14. Cook, Philip J. & Ludwig, Jens, 2006. "The social costs of gun ownership," Journal of Public Economics, Elsevier, vol. 90(1-2), pages 379-391, January.
Full references (including those not matched with items on IDEAS)

This item is not listed on Wikipedia, on a reading list or among the top items on IDEAS.

When requesting a correction, please mention this item's handle: RePEc:ces:ceswps:_4092. See general information about how to correct material in RePEc.

For technical questions regarding this item, or to correct its authors, title, abstract, bibliographic or download information, contact: (Julio Saavedra)

If you have authored this item and are not yet registered with RePEc, we encourage you to do it here. This allows to link your profile to this item. It also allows you to accept potential citations to this item that we are uncertain about.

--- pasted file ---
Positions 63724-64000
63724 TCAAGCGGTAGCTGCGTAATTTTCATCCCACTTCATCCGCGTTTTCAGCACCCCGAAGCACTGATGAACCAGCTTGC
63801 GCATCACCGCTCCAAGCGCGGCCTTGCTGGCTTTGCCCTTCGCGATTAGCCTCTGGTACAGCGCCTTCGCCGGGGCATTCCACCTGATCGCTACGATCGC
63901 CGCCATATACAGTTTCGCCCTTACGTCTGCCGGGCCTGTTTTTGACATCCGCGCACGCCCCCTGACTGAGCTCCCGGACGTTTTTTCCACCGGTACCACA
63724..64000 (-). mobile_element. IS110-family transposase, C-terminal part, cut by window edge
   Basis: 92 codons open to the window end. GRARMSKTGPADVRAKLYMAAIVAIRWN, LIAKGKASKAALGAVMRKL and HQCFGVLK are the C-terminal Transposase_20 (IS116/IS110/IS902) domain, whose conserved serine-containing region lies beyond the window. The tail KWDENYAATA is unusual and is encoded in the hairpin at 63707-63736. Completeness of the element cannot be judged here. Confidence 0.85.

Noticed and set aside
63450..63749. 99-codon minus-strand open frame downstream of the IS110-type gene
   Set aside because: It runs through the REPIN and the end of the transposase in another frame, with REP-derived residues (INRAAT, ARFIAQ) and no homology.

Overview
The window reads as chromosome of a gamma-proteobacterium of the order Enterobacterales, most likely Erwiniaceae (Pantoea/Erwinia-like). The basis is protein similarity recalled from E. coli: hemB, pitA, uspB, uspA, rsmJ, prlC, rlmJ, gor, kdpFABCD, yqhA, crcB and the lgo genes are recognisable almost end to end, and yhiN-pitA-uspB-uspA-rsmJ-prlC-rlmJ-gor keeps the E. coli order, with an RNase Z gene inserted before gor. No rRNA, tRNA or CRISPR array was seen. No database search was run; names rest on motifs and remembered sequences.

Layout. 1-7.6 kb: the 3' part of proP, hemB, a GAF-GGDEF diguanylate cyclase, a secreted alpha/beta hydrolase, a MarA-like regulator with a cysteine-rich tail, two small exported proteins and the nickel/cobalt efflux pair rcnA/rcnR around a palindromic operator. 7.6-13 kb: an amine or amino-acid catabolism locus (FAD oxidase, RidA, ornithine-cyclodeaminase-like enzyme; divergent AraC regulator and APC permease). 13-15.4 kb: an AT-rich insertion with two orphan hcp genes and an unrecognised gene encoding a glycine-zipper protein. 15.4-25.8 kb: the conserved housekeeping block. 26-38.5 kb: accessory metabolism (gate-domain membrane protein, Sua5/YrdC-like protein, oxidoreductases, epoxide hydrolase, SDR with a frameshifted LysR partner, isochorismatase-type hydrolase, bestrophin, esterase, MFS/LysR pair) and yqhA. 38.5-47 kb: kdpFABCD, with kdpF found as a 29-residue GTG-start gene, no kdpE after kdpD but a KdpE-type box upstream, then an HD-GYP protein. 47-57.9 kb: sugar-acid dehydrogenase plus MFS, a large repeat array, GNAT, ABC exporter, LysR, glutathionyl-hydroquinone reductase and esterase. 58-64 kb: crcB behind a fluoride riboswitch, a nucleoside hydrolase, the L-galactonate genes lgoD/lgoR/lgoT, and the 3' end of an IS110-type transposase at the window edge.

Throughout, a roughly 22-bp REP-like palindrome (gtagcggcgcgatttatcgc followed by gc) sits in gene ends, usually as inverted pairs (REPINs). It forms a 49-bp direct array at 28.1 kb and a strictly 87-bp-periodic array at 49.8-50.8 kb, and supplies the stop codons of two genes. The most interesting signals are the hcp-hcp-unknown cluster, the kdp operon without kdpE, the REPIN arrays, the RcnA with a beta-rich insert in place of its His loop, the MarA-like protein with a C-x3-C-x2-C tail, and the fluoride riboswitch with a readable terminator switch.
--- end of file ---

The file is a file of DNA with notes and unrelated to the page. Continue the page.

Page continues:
If references are entirely missing, you can add them using this form.

If the full references list an item that is present in RePEc, but the system did not link to it, you can help with this form.

If you know of missing items citing this one, you can help us creating those links by adding the relevant references in the same way as above, for each refering item. If you are a registered author of this item, you may also want to check the "citations" tab in your profile, as there may be some citations waiting for confirmation.

Please note that corrections may take a couple of weeks to filter through the various RePEc services.

This information is provided to you by IDEAS at the Research Division of the Federal Reserve Bank of St. Louis using RePEc data.